Saturday, July 23, 2011

Plutocracy and the Debt Ceiling Debate

Plutocracy and the Debt Ceiling Debate


By Sam Pizzigati

July 21, 2011 - 5:58pm ET


Looking for a lesson in the goings-on in D.C. these

days? Here's one: The more our nation's wealth

concentrates, the more our democratic give-and-take

becomes all take -- by the rich.


Once upon a time in America, back a century ago, our

nation's rich paid virtually nothing in taxes to the

federal government. And that same federal government did

virtually nothing to better the lives of average



But those average Americans would do battle, over the

next half century, to rein in the rich and the

corporations that made them ever richer. And that

struggle would prove remarkably successful. By the

1950s, America's rich and the corporations they ran were

paying significant chunks of their annual incomes in

taxes - and the federal projects and programs these

taxes helped finance were actually improving average

American lives.


America's wealthy, predictably, counterattacked -- and,

by the 1980s, they were scoring successes of their own.


Today, the rich and their corporations no longer bear

anything close to their rightful share of the nation's

tax burden. The federal government, given this revenue

shortfall, is having a harder and harder time funding

initiatives that help average working families. The

result: a "debt crisis."


This "debt crisis" in no way had to happen. No natural

disaster, no tsunami, has suddenly pounded the United

States out of fiscal balance. We have simply suffered a

colossal political failure. Our powers that be, by

feeding the rich and their corporations one massive tax

break after another, have thrown a monstrous monkey

wrench into our national finances.


Some numbers -- from an Institute for Policy Studies

report released this past spring -- can help us better

visualize just how monumental this political failure has



If corporations and households taking in $1 million or

more in income each year were now paying taxes at the

same annual rates as they did back in 1961, the IPS

researchers found, the federal treasury would be

collecting an additional $716 billion a year.


In other words, if the federal government started taxing

the wealthy and their corporations at the same rates in

effect a half-century ago, the federal debt to investors

would almost totally vanish over the next decade.


Similarly stunning numbers have come, earlier this

month, from MIT economist Peter Diamond and the

University of California's Emmanuel Saez, the world's

top authority on the incomes of the ultra-rich. These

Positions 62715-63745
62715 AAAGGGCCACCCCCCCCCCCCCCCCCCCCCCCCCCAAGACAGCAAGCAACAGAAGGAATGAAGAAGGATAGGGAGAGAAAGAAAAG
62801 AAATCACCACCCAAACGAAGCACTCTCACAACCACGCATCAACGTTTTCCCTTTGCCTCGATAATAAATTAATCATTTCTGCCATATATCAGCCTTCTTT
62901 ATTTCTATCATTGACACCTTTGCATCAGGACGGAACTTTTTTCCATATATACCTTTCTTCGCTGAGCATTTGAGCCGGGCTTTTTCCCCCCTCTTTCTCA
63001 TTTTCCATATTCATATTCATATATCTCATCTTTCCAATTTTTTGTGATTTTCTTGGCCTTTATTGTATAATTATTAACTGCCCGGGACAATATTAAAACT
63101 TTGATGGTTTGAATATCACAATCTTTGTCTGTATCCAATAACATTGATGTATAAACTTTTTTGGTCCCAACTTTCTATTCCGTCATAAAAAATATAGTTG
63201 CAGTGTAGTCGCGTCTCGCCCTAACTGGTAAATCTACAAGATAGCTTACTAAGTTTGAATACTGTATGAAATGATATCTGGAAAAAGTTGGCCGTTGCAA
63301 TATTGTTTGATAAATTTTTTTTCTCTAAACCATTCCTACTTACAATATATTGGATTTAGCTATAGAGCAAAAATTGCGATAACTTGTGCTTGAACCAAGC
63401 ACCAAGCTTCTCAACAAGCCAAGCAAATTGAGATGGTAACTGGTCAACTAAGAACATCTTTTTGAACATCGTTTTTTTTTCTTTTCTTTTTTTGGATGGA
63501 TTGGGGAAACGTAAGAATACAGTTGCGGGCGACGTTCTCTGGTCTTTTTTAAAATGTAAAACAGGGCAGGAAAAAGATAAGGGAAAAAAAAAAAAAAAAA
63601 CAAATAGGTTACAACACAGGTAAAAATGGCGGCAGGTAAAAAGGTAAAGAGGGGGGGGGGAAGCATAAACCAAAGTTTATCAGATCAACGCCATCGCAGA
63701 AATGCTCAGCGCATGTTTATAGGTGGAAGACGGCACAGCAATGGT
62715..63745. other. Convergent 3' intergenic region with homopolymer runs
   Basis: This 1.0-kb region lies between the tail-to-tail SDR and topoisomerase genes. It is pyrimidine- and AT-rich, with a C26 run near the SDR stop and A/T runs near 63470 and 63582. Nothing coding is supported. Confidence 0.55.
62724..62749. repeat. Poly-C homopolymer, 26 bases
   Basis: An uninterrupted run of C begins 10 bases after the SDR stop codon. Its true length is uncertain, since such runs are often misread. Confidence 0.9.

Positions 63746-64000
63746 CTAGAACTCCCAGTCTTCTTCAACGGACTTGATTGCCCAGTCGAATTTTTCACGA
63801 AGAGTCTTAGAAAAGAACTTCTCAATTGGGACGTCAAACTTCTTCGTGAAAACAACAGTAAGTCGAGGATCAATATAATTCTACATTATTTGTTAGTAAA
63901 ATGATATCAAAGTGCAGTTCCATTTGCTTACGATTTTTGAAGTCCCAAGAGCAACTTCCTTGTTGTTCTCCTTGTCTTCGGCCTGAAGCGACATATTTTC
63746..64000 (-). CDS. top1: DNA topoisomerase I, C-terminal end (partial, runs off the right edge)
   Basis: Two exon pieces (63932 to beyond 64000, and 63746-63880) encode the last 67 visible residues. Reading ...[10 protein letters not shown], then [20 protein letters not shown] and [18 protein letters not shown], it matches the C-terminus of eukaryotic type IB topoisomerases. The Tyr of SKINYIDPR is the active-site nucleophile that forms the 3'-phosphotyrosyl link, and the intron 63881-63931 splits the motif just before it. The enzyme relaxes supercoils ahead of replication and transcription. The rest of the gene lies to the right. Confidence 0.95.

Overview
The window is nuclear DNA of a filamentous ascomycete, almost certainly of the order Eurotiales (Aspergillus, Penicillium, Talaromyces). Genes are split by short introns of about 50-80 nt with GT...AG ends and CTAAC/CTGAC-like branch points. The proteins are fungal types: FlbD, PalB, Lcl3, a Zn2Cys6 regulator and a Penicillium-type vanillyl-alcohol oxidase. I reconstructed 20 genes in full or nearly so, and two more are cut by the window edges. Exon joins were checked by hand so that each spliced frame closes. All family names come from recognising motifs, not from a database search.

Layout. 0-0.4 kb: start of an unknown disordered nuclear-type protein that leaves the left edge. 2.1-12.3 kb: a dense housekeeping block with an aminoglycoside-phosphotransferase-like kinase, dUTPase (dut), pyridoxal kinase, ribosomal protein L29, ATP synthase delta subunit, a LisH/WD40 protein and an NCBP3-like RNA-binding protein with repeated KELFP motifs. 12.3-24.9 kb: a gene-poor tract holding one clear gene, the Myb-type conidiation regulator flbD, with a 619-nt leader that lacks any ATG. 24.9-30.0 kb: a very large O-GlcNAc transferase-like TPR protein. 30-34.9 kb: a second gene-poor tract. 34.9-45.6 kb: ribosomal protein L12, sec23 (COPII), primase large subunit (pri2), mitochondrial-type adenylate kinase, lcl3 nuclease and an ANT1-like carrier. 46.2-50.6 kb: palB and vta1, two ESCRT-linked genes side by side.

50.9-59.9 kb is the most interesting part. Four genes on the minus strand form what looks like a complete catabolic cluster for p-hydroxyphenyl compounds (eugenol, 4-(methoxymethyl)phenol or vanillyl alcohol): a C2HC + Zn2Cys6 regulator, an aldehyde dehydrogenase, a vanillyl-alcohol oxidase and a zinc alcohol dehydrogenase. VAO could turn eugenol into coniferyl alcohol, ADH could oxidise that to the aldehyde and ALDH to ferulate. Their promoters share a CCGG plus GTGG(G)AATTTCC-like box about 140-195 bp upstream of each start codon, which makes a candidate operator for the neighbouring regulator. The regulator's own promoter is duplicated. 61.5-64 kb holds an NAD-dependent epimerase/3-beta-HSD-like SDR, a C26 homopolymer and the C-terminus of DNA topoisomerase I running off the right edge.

two scholars have shared some fascinating "what ifs"

that dramatize how spectacularly the incomes of our

wealthiest have soared over recent decades.


In 2007, Diamond and Saez point out, taxpayers in the

nation's top 1 percent actually paid, on average, 22.4

percent of their incomes in federal taxes. If  that

actual tax burden were to about double to 43.5 percent,

the top 1 percenter share of our national after-tax

income would still be twice as high as the top 1

percent's after-tax income share in 1970.


So why aren't we taxing the rich? Why are we now

suffering such fearsome "debt crisis" angst? Why are our

politicos so intent on shoving the "fiscal discipline"

of layoffs and cutbacks -- austerity -- down the throats

of average Americans?


No mystery here. Our political system is failing to tax

the rich because the rich have fortunes large enough to

buy off the political system. Again, some numbers can

help us better visualize that plutocratic big picture.


In 2008, the IRS revealed this past May, 400 Americans

reported at least $110 million in income on their

federal tax returns. These 400 averaged $270.5 million

each, the second-highest U.S. top 400 average income on



In 1955, by contrast, America's top 400 averaged -- in

2008 dollars -- a mere $13.3 million. In other words, the

top 400 in 2008 reported incomes that, after taking

inflation into account, amounted to more than 20 times

the incomes of America's top 400 a half-century ago.


But 1955's top 400 didn't just make far less than 2008's

top 400. The rich in 1955 paid far more of their income

in taxes than today's rich. In 2008, the new IRS data

show, the top 400 paid only 18.1 percent of their total

incomes in federal income tax. The top 400 in 1955 paid

51.2 percent of their total incomes in tax.


The bottom line: After taxes, and after adjusting for

inflation, 2008's top 400 had a staggering $38.5 billion

more left in their pockets than 1955's most awesomely



Multiply that near $40 billion by the annual tax savings

the rest of America's richest 1 percent have enjoyed

over recent years and you have an enormous war chest for

waging class war, billions upon billions of dollars

available for bankrolling think tanks and candidates and

right-wing media.


In the face of these billions, should the rest of us,

America's vast non-rich majority, just toss in the

towel? Our counterparts a century ago certainly didn't.

They challenged their rich, on every battlefront

imaginable. They eventually prevailed. They sheared

their rich down to democratic size.


We can do the same.


Sam Pizzigati edits Too Much, the Institute for Policy

Studies weekly newsletter on excess and inequality. To

keep updated on the growing pushback against that

inequality, sign up to receive Too Much in your email

inbox and check Inequality.Org for more background on

the groups working to narrow the economic gaps that

divide us.



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